On any day of the week, the Neighborhood Center of South Camden opens early in the cool breeze of the morning to prepare lunch for residents in the community – most of whom are homeless.
When you walk through the front entrance, through the main hall, and into a modest size wooden floor gymnasium, a recreational space that is used for families and children turns into a dining area to serve meals at approximately 12 o’clock in the afternoon.
On the third Saturday of March, a group of community volunteers prepared a delightful spaghetti, roasted turkey, soup and salad lunch – topped off with a sweet, hot and crispy cherry/apple cobbler – for a couple dozen residents in the neighborhood.
The mood was warmhearted, resembling the feel and smell of a Thanksgiving dinner.
Among the volunteers were Beth Connolly and JoAnn Lowden. Both are familiar, friendly faces to the Neighborhood Center and have been devoted advocates for the homeless in Philadelphia and Camden for twenty years.
Beth Connolly, 52, and her friend, JoAnn Lowden, 61, entered the gates of the center that Saturday in Beth’s 1979 tan van filled with boxes of clothing and book donations from friends and neighboring Methodist congregations. JoAnn’s mother, Gerry Lowden, 81, was also there to assist.
That Saturday was a special visit to the Neighborhood Center for Beth and JoAnn, as both women come at least once a month.
“I’ve seen homelessness all my life,” said Connolly. “I grew up in New York City. I saw homeless people in the 60’s, 70’s & 80’s up there. If we were somewhere, my family would get a sandwich or cup of coffee and give it to them.”
JoAnn, who met Beth at Chews United Methodist Church, recalls how she began to help the homeless in Camden and the Neighborhood Center.
“We used to go to North Philadelphia to the Mary Jane Center and feed people up there, but then it closed,” JoAnn said. “So me, my husband and my sister and some friends would do our own thing in Philadelphia at Love Park and then we went underground in the subway.”
“We [Beth and I] decided to bring clothes once a month to the Neighborhood Center. I finally was able to go with Beth on Tuesdays and that was even more exciting.”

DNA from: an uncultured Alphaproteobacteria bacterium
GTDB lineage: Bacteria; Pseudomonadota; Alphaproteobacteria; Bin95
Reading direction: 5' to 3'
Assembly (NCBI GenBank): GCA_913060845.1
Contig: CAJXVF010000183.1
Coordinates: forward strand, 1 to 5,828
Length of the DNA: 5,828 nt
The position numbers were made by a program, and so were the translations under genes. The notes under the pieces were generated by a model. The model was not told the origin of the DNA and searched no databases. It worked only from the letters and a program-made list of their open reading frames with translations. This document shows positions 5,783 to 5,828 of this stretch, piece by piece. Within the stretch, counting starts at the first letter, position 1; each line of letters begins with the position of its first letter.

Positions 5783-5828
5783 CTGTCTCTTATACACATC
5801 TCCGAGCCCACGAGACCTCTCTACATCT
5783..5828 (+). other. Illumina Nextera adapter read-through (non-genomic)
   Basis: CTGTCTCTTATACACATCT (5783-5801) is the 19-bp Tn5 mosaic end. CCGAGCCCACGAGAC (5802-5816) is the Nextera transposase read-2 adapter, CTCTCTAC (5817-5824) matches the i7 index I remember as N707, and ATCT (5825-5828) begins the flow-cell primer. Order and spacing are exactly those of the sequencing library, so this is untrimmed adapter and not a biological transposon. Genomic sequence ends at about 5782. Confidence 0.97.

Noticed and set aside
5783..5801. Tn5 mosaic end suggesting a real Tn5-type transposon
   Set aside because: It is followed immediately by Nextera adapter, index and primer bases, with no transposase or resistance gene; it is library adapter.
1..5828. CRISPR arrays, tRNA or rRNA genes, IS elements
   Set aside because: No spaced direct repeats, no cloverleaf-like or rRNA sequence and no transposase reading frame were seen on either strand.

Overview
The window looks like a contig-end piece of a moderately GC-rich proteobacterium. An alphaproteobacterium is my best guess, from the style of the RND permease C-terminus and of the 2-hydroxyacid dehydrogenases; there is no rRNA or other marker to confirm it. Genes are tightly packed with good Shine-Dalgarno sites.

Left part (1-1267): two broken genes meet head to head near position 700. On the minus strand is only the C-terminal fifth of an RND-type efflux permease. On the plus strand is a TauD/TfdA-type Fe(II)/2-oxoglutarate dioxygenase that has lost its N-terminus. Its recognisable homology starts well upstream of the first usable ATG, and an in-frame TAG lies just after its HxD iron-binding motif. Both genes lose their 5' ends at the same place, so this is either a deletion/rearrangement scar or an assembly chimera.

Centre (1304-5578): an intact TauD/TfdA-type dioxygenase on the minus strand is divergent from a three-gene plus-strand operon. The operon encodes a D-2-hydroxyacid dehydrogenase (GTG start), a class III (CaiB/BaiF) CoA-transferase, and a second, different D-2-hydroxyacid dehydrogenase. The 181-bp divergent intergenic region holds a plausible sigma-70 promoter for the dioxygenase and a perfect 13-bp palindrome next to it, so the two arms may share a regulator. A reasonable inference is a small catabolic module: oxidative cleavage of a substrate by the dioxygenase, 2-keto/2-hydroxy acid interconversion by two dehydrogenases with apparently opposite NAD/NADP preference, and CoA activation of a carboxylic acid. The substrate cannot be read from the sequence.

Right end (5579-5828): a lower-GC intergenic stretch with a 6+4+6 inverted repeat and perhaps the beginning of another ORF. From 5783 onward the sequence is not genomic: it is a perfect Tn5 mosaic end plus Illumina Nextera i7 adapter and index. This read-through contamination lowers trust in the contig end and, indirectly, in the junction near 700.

Founded in 1913, the Neighborhood Center was formed by a group of community organizers and concerned citizens in an effort to fix the ills of poverty, food insecurity and hopelessness of Camden residents. In early years, the site was under the direction of a Deaconess and originally named “The Deaconess Home and Community Center.” It served as an important safe haven for families and children during the Great Depression and World War II.
As a non-profit, faith-based organization, the Neighborhood Center relies on the help of community partners and volunteers to help run its meal servings and maintain the facility.
Staff at the Neighborhood Center strives to uphold the goal of “love your neighbor, as yourself,” while providing a sense of food security at every lunch served each day a week.
The center partners with Shop Rite, BJ Wholesales and the Food Bank of South Jersey to provide fresh produce and protein foods. The majority of food grown in the center’s community garden is completely organic.
“It’s about making sure that our neighbors have a consistent access to healthy fresh foods,” said Michael D’Italia, Assistant Director of Community Outreach at the Neighborhood Center. “Our primary focus is family and children. We provide an emergency food pantry, have our community kitchen, and are open 365 days a year.”
Michael D’Italia, who started volunteering at the center when he was 14, also helps to facilitate the community kitchen lunches, including the one that Connolly and Lowden attended.
Future plans for the Neighborhood Center are promising.
“Our first goal is to make sure that the Neighborhood Center is sustainable for the near future, and developing roots so we can stay around longer,” said D’Italia. “We’re in the process of expanding our garden. We have a developing partnership with Rutgers that is about developing educational opportunities for children. We will also be renovating our gym before the beginning of the summer.”
Connolly is convinced that the community kitchen and additional services are putting Camden’s homeless in the right direction out of poverty.
“The Neighborhood Center does a lot of great things,” said Connolly. “What other place feeds 365 days a year?”